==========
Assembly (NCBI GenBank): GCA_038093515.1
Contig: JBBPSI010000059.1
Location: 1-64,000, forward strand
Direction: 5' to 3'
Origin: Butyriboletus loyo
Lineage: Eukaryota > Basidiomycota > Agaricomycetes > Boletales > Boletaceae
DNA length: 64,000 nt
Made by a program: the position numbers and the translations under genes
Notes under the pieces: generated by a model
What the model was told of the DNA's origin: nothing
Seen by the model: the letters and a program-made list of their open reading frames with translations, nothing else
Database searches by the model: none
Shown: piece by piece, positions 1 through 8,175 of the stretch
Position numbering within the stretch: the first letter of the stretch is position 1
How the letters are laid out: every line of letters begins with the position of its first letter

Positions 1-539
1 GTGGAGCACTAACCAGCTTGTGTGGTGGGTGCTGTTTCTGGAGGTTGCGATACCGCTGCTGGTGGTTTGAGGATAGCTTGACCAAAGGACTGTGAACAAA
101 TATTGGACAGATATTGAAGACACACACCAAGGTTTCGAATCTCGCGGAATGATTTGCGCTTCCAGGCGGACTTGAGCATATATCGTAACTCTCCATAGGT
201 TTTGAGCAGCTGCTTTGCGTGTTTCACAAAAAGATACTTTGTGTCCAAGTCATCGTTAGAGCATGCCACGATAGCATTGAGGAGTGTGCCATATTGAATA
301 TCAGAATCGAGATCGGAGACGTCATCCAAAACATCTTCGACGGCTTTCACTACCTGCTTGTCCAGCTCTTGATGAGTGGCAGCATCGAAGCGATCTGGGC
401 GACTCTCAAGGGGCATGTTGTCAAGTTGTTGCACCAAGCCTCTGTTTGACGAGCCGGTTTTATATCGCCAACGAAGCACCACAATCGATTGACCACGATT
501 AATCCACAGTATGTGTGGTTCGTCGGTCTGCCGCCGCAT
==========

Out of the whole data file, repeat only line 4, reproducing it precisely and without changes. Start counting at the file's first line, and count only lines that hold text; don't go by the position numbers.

Direction: 5' to 3'